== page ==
In: Uncategorized27 Jan 2012
This piece was originally written as a blog post for www.fundweb.co.uk The first and last paragraphs can be ignored by the general reader as they are aimed at the publication’s readers. The more general point, about how even Republican presidential candidates are anxious about prosperity, is of broader interest.
Anyone who advises individuals on wealth management is facing a nightmare that makes the eurozone crisis look like a Christmas panto. Prosperity has become a dirty word.
Those who think this is an exaggeration should look across the Atlantic to the country generally regarded as the bastion of free market capitalism. Then focus on the more conservative of America’s political parties: the Republicans. In the popular imagination, at least in Britain, the Republican party is about as pro-capitalist and pro-wealth as it is possible to get.
But take a closer look at the party’s presidential primaries and it is apparent something strange is happening. Even in these circles being wealthy is often portrayed as “A Bad Thing”. That is even among Republicans themselves rather than what their Democrat opponents are saying about them.
For example, Mitt Romney reportedly told CBS News that Newt Gingrich, a rival Republican candidate, was too wealthy to be in touch with ordinary Americans.
“He’s a wealthy man, a very wealthy man,” Romney said. “If you have a half a million dollar purchase from Tiffany’s, you’re not a middle class American.”
As it happens Romney made an estimated $21.7m (£13.8m) last year while Gingrich had to get by on only $3.2m. However, this disparity only makes Romney’s claim more remarkable as he clearly did not think it through.
Meanwhile, Gingrich has not hesitated from using anti-capitalist rhetoric against Romney. In reference to Romney’s former tenure as the founder and chief executive of Bain Capital, a private equity company, Gingrich talked of “rich people figuring out clever legal ways to loot a company”. Gingrich went on to demand that Romney “give back all the money he has earned from bankrupting companies and laying off employees during his years at Bain Capital”.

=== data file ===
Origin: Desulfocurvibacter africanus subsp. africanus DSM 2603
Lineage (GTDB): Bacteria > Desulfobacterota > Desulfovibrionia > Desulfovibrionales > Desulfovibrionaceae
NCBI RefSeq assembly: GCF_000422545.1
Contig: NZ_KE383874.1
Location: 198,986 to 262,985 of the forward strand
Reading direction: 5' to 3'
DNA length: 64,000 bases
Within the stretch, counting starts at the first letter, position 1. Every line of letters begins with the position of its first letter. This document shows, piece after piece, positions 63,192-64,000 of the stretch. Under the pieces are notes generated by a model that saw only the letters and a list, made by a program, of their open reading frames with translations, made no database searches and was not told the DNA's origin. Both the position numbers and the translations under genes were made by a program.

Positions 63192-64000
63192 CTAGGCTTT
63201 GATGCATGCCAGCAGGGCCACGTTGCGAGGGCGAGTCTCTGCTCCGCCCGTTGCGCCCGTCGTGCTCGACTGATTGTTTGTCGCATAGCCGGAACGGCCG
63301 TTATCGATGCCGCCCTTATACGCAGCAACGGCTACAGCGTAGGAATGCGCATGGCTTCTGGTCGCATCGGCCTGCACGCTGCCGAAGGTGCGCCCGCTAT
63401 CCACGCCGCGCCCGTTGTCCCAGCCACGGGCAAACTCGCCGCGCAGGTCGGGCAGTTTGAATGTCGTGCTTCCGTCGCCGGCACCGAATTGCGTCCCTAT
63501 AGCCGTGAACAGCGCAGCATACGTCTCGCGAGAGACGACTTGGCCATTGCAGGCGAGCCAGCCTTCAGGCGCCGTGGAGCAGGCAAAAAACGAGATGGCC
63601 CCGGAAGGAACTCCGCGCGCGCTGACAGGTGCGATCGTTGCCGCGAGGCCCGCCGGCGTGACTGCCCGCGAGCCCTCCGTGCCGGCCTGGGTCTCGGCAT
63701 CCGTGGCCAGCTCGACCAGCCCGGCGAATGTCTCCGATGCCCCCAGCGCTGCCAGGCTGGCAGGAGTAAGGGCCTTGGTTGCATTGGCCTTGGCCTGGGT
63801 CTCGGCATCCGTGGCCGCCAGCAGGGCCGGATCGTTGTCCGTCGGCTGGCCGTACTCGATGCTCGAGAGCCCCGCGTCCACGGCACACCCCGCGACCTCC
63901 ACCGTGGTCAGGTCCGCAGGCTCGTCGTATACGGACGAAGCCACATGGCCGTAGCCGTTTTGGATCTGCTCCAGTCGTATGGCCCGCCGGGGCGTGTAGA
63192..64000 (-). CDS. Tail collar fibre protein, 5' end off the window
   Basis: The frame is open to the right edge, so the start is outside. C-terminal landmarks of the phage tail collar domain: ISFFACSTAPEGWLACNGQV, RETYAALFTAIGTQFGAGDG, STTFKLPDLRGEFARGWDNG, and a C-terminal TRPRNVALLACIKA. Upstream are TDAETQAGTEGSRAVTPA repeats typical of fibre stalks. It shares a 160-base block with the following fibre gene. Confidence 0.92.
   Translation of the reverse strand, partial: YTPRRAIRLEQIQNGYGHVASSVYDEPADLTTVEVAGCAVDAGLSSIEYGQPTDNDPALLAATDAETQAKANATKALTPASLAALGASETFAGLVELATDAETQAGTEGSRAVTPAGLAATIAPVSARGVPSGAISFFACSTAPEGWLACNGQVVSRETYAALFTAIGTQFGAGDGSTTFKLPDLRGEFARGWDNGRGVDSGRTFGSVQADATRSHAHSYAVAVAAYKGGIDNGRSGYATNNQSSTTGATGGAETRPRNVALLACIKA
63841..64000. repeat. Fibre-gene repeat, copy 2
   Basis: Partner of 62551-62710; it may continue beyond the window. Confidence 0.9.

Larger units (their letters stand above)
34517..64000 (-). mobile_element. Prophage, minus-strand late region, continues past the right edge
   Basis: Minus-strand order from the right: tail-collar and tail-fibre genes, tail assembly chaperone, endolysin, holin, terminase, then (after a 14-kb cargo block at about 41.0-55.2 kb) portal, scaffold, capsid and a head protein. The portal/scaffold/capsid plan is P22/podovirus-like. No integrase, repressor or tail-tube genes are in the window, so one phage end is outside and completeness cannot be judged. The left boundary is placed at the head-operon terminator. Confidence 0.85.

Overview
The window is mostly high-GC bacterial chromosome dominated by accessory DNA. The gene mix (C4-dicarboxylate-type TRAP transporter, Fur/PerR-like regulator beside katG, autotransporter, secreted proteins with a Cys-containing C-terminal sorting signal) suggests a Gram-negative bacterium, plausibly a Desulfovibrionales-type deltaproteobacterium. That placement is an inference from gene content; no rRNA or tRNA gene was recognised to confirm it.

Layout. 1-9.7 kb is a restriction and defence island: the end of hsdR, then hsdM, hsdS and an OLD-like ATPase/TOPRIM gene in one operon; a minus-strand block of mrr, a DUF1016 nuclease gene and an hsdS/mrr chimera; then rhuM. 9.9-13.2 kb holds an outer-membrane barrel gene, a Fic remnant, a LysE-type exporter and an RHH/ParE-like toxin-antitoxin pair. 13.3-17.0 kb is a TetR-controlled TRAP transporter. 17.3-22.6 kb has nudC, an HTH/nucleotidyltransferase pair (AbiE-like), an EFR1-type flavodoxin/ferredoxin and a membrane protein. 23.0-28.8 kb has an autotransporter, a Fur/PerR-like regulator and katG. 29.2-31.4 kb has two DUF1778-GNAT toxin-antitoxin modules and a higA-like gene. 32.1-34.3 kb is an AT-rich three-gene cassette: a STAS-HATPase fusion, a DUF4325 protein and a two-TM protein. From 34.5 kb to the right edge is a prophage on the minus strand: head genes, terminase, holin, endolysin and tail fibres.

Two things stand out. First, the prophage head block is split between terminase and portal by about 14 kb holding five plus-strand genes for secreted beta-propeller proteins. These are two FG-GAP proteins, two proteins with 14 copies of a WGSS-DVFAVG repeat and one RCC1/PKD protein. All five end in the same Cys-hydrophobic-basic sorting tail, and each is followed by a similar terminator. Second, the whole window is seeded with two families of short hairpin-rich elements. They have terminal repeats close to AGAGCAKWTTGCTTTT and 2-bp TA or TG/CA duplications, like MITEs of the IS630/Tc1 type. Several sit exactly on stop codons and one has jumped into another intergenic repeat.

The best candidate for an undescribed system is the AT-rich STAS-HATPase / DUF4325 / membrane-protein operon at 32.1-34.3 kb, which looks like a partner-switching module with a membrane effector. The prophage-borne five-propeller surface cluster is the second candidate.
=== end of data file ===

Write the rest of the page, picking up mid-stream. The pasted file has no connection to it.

Nor is this discomfort with wealth among the wealthy themselves a uniquely American phenomenon. In an exclusive Swiss ski resort, at the annual meeting of the World Economic Forum in Davos, it is estimated that at least 70 billionaires are among those attending a conference bemoaning social inequality. A poll of the delegates showed that income disparity was their top concern.
All this is a long way from what used to be called the “politics of envy” or class warfare. It is not about the poor envying the rich or wishing they could become wealthier. On the contrary, it suggests that even some of the richest people in the world feel uneasy about their prosperity.
There is something fundamentally wrong with a society in which even its greatest beneficiaries feel queasy about being wealthy. If even the rich are so anxious it suggests that this sentiment pervades the whole of society. The politics of envy would be a much healthier reaction.
Of course most people would probably say they could do with more money themselves even if they are unhappy about society as a whole becoming wealthier. But if asked about prosperity in general it will typically not take them long to hear concerns about the environment, greed, happiness, inequality and sustainability.
From this perspective anyone involved in either producing or managing wealth can easily be viewed as tainted. They are guilty by association with those who are seen as responsible for many of the world’s most intractable problems.
There is one way round this conundrum for those who want to be seen as morally wholesome while managing money at the same time. A bit of green branding can make one appear ethical while at the same time working with wealth. Green products may or may not be good investments but, in this perverse climate, they can have the therapeutic effect of making people feel good.
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